With Xmas and the New Year round the corner, there will be a peak of fun and activities as well as workplace gatherings and family reunions which are bound to shake us a little bit out of our daily routines and comfort zones. For some this could mean facing more intense peaks and troughs of their moods; experiencing a mix of more fun and more anxiety. The fun part is great but what about the worry and anxiety bits? Do you wish to try a very simple practice to help reduce your unnecessary worries and anxieties? Then try the simple yet powerful mindfulness practice of Notice, Assess, Decide (NAD). More about the NAD later, but here is a quick background as to why this simple practice can be so helpful to everyone.

The Story of Our Thoughts

We all think and no one really knows where thoughts come from. Some thoughts are intentional, focused, constructive and creative, but most of our other thoughts are really wandering ones. These wandering thoughts have the tendency to turn into full blown stories (dramas) with some sort of familiar plot played by us and family, friends, colleagues and various heroes and villains.  The problem is that once the story gathers momentum, our body would not know the difference between reality and our imaginary full blown drama. Our physiology starts to react to the story, we get worried and feel anxious as if something really bad has happened and the danger is clear and present.

This might happen when someone advertently or inadvertently presses your buttons by saying something or ignoring you or cutting you in traffic or taking a contested parking spot in a busy shopping centre, and so on. As the chart below shows, if we are not mindful, we can quickly go to our autopilot mode and react to the other person or to ourselves. Each one of us may react in different ways in different circumstances; what is common though is that any such reaction is associated with negative feelings such as anger, resentment, powerlessness, sadness, guilt, shame and would most likely lead into worry and anxiety.

Story of our thoughts

The NAD Mindfulness Practice

Being mindful, on the other hand, will help us greatly to catch our thoughts as early as possible before they gather momentum and to be in charge rather than fall victim to our own thoughts. We can do a quick assessment whether the thought is of service to us right now in the moment and in this situation or not. Then decide whether to go with the thought or not. Even if we decide to go with the thought, at least it is a conscious decision and the resulting stress would be “good” stress or what is called eustress. In which case we are really responding to the situation rather than reacting to it like when we are not mindful.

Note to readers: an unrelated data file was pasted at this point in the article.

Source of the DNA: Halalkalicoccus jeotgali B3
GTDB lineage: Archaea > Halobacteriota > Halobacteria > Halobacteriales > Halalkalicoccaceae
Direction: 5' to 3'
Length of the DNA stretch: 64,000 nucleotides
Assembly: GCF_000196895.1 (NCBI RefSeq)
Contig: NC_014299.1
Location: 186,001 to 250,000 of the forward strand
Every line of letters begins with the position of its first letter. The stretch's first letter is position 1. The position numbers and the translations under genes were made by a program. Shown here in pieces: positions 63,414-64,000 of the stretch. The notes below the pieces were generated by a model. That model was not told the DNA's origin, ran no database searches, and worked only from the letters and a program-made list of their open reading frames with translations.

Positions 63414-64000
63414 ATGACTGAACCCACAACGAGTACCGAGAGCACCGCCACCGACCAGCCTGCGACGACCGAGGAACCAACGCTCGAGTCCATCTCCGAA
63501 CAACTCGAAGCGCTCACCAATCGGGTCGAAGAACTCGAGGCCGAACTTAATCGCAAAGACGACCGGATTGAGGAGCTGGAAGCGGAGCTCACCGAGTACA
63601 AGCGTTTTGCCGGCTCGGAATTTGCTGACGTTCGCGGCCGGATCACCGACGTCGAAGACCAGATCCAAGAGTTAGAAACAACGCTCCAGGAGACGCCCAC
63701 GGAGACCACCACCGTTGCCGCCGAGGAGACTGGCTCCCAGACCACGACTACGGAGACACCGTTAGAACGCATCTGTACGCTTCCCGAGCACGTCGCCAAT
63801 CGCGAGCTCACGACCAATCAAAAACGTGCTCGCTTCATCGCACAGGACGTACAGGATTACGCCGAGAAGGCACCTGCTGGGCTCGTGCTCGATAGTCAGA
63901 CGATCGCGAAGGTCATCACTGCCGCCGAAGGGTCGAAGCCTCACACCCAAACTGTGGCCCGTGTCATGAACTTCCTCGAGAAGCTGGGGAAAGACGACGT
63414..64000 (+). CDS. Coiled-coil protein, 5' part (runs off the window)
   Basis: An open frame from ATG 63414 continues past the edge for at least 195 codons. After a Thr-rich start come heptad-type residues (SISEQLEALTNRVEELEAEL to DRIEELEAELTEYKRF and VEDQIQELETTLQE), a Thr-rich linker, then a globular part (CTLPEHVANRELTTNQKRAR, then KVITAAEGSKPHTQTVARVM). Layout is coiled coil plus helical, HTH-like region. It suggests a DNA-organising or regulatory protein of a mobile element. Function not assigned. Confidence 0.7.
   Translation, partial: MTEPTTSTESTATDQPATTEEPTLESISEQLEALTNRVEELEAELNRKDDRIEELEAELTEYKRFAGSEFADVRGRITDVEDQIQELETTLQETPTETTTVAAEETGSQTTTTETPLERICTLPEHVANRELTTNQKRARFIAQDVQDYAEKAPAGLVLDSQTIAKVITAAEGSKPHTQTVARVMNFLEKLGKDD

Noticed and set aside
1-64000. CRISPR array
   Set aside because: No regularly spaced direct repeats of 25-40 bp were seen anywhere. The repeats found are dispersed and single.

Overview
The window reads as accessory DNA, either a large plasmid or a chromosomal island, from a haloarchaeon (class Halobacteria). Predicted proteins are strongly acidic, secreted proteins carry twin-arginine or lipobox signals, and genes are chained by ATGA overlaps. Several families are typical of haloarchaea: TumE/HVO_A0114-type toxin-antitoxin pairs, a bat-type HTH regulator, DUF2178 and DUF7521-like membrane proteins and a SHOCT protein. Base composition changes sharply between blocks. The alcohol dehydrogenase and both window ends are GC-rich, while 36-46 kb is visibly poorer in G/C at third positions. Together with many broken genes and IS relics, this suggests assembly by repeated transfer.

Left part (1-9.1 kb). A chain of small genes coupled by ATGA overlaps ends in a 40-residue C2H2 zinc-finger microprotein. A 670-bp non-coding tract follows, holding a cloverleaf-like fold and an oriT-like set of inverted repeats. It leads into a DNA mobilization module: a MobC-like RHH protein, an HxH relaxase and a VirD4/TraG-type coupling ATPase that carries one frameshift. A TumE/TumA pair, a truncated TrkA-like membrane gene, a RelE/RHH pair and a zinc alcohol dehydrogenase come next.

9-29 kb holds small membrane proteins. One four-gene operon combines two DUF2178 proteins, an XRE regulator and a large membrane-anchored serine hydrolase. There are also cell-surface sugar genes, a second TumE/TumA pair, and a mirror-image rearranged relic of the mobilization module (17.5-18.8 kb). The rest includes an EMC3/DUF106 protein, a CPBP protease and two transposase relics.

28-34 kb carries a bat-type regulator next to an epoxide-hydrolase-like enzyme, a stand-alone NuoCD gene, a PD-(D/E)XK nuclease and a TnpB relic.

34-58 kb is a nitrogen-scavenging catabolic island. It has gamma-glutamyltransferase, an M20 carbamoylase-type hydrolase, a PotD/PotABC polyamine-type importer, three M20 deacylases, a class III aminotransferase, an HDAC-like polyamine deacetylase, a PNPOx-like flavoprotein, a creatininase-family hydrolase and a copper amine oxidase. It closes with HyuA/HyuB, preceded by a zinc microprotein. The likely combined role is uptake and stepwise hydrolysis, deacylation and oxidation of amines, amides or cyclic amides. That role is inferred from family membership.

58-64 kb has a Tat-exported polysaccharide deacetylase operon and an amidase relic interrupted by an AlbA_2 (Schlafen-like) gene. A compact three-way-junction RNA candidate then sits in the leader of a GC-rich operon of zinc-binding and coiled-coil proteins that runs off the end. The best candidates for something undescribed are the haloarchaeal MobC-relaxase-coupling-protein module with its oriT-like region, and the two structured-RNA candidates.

Notice Assess Decide mindfulness practice

Well, why not give it a go?

Happy Holidays.

By | 2017-12-11T21:21:26+00:00 December 22nd, 2016|


  1. Anonymous December 26, 2016 at 2:05 pm

    Thanks Hamid, another wise gem! Well done.

  2. Mehdi Soodi December 27, 2016 at 2:19 am

    Good point, great strategy. However, one might find it a bit challenging to put into practice. I for one could really use this skill right now and even after going through this great article a few times – and believe it or not – comprehend the point it is making, I fail to do the NAD :-(

  3. Hamid December 28, 2016 at 10:51 am

    Thanks for your open-hearted comment which I am sure many others could also relate to.
    Yes, while the NAD is simple, it is not easy and could be very challenging. The busier the mind the more challenging. But that is precisely the first benefit of mindfulness practices: to notice how busy the mind is in its ordinary condition. So I should congratulate you for having climbed the first major step. You will get better at it if you keep practicing.
    A regular mindfulness meditation practice will als

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